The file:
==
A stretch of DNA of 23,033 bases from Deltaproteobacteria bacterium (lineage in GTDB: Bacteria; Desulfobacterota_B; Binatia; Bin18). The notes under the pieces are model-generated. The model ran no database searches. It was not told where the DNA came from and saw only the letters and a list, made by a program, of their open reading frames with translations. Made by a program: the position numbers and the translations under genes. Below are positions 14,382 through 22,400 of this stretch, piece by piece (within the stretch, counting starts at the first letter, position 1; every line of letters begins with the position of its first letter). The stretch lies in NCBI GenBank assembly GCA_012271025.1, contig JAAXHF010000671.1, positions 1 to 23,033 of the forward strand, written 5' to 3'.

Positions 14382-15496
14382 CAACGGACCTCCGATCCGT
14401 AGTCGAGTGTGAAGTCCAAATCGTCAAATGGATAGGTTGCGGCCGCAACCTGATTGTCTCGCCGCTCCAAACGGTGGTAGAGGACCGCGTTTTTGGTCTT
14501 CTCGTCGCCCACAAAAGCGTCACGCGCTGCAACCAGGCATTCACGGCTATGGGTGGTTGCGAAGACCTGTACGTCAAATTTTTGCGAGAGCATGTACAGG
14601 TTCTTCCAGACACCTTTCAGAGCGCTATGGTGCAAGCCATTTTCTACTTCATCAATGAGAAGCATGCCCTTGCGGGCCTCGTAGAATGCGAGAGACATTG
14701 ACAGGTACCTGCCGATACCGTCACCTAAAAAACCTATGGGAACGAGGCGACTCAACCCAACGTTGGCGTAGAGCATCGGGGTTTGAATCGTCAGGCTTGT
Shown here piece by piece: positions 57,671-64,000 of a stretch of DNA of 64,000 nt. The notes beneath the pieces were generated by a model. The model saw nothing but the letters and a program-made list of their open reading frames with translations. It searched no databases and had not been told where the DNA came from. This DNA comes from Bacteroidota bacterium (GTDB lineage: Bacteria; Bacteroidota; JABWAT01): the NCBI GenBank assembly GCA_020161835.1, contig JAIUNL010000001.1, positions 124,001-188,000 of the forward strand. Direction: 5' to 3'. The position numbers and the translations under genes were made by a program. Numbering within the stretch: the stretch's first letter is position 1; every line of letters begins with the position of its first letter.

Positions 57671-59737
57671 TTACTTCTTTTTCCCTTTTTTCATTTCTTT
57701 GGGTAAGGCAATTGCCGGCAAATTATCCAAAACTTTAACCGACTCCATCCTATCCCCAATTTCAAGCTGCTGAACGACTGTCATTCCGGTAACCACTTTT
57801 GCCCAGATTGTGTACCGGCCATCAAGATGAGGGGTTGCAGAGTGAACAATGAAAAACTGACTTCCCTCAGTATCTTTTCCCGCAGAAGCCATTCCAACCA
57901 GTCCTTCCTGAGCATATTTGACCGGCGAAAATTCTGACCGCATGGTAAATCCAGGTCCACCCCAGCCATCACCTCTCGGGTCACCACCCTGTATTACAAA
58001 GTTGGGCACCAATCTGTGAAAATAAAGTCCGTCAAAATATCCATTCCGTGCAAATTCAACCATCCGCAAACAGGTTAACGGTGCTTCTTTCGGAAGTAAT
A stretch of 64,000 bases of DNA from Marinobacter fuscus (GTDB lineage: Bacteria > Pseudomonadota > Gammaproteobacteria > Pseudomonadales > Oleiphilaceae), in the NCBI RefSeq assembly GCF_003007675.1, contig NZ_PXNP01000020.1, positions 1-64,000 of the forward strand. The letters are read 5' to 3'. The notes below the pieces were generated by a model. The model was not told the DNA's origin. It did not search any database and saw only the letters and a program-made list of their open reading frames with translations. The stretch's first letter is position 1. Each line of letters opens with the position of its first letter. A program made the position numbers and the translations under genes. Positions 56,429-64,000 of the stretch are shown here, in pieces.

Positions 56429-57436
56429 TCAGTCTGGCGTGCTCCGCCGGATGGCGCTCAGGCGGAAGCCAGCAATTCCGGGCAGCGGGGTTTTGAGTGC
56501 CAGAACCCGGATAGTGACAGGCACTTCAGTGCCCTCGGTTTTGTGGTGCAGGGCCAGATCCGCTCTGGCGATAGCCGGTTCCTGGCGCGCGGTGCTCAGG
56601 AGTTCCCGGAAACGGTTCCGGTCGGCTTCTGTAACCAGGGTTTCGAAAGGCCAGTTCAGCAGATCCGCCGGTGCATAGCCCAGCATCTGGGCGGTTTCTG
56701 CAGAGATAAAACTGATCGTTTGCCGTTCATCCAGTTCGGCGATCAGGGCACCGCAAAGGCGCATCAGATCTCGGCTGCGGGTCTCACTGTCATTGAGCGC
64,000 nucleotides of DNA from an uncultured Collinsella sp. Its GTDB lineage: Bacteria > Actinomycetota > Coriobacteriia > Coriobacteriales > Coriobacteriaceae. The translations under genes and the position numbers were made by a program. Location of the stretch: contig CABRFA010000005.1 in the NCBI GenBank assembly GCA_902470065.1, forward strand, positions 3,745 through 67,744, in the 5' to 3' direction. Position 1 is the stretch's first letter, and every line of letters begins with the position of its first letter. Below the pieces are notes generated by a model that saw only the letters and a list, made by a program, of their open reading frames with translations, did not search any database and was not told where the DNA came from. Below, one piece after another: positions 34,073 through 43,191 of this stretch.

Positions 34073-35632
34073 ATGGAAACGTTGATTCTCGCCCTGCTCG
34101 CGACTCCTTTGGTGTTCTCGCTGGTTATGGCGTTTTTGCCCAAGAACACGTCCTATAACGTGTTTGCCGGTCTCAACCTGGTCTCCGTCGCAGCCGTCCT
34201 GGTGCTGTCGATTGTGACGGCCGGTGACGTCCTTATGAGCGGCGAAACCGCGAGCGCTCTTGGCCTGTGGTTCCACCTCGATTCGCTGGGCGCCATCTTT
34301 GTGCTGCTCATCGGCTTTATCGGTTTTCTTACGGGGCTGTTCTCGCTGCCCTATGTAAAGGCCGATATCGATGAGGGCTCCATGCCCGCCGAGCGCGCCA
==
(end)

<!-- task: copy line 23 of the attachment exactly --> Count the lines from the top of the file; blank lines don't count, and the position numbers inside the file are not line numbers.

34073 ATGGAAACGTTGATTCTCGCCCTGCTCG